A casino is a building where people gamble and play games of chance. It is also an entertainment venue with live music, lighted fountains and lavish hotels. The modern casino is a major source of revenue for many cities, and it can be found in almost every state. While musical shows and shopping centers help draw in the crowds, casinos would not exist without the games of chance that make billions of dollars for them each year. Slot machines, blackjack, roulette and craps are just a few of the games that bring in the money.
While gambling has been a popular pastime since ancient times, there is something about casinos that encourages cheating and stealing by patrons, either in collusion or on their own. As a result, casinos spend much of their resources on security. The most basic measure is a network of surveillance cameras throughout the casino.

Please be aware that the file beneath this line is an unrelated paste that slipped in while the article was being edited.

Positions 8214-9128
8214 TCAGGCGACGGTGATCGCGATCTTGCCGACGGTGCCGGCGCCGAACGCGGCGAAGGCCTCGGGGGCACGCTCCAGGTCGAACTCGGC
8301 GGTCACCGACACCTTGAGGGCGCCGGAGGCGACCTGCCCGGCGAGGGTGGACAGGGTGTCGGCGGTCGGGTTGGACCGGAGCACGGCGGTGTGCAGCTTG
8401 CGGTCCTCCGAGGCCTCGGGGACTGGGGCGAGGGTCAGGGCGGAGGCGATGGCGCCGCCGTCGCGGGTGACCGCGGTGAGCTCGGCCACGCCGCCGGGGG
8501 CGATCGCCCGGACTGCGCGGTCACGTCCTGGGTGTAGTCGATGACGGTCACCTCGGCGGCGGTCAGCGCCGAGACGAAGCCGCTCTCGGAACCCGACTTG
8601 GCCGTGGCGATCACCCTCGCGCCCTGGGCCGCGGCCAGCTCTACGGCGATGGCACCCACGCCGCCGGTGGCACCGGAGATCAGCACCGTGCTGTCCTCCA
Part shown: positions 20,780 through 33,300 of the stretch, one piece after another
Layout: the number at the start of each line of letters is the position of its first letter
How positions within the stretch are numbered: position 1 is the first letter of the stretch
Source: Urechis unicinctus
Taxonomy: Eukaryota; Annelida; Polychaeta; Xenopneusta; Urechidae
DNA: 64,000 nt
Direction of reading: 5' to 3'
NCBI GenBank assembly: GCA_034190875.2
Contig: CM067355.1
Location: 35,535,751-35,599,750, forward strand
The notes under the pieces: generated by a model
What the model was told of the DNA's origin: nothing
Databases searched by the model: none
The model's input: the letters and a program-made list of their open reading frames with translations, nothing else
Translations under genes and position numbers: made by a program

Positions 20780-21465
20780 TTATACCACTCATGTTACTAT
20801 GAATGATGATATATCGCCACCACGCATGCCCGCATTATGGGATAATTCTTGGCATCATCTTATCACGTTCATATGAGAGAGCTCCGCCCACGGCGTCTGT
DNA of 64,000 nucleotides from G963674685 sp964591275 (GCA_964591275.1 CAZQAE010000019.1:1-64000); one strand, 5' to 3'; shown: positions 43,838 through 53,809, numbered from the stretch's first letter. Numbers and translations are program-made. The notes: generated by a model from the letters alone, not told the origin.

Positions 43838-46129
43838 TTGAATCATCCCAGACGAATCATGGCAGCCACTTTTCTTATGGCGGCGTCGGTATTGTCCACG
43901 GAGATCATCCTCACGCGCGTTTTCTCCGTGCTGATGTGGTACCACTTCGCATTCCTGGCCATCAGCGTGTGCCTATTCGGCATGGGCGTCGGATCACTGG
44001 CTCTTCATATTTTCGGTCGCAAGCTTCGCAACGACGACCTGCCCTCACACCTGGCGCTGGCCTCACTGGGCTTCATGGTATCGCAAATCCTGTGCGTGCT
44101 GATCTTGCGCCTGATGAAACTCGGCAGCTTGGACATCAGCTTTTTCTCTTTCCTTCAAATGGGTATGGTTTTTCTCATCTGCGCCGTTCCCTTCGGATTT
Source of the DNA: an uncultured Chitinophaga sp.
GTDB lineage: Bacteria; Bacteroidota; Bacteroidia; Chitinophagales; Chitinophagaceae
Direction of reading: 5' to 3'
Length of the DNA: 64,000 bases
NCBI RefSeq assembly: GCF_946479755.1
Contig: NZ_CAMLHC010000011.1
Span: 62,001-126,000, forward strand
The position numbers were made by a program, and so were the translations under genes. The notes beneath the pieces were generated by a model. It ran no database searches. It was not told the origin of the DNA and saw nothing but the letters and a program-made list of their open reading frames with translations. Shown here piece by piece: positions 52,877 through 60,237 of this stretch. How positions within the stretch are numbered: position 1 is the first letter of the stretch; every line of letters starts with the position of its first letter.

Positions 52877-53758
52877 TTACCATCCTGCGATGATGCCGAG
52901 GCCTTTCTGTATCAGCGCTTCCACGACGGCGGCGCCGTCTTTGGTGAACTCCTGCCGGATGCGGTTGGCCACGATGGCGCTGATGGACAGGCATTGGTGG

In the 1950s, organized crime families controlled Reno and Las Vegas’s gambling establishments. Mob money flowed into these businesses, but the mobsters were not content to simply provide the bankroll. They wanted a stake in the business, and they took over whole or partial ownership of some casinos. The threat of losing their gaming license at the slightest hint of mafia involvement forced legitimate businesses to move in and clean up the gambling industry. The success of these companies gave rise to the modern, legalized casino as we know it today.